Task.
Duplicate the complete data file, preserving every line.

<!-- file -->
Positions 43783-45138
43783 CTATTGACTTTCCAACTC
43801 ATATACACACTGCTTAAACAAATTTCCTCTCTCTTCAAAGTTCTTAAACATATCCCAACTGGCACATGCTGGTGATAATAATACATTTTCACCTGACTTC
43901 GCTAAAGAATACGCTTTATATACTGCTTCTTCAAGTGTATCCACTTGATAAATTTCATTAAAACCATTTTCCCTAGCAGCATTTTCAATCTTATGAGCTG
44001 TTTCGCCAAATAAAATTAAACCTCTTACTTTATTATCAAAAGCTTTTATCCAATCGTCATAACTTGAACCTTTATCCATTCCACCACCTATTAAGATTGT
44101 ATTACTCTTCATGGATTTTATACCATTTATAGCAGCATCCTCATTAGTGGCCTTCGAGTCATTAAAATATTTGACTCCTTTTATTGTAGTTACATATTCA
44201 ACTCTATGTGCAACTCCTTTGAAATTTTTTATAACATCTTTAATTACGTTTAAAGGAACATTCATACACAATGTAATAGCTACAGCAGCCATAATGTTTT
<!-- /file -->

Positions 43783-45138
43783 CTATTGACTTTCCAACTC
43801 ATATACACACTGCTTAAACAAATTTCCTCTCTCTTCAAAGTTCTTAAACATATCCCAACTGGCACATGCTGGTGATAATAATACATTTTCACCTGACTTC
43901 GCTAAAGAATACGCTTTATATACTGCTTCTTCAAGTGTATCCACTTGATAAATTTCATTAAAACCATTTTCCCTAGCAGCATTTTCAATCTTATGAGCTG
44001 TTTCGCCAAATAAAATTAAACCTCTTACTTTATTATCAAAAGCTTTTATCCAATCGTCATAACTTGAACCTTTATCCATTCCACCACCTATTAAGATTGT
44101 ATTACTCTTCATGGATTTTATACCATTTATAGCAGCATCCTCATTAGTGGCCTTCGAGTCATTAAAATATTTGACTCCTTTTATTGTAGTTACATATTCA
44201 ACTCTATGTGCAACTCCTTTGAAATTTTTTATAACATCTTTAATTACGTTTAAAGGAACATTCATACACAATGTAATAGCTACAGCAGCCATAATGTTTT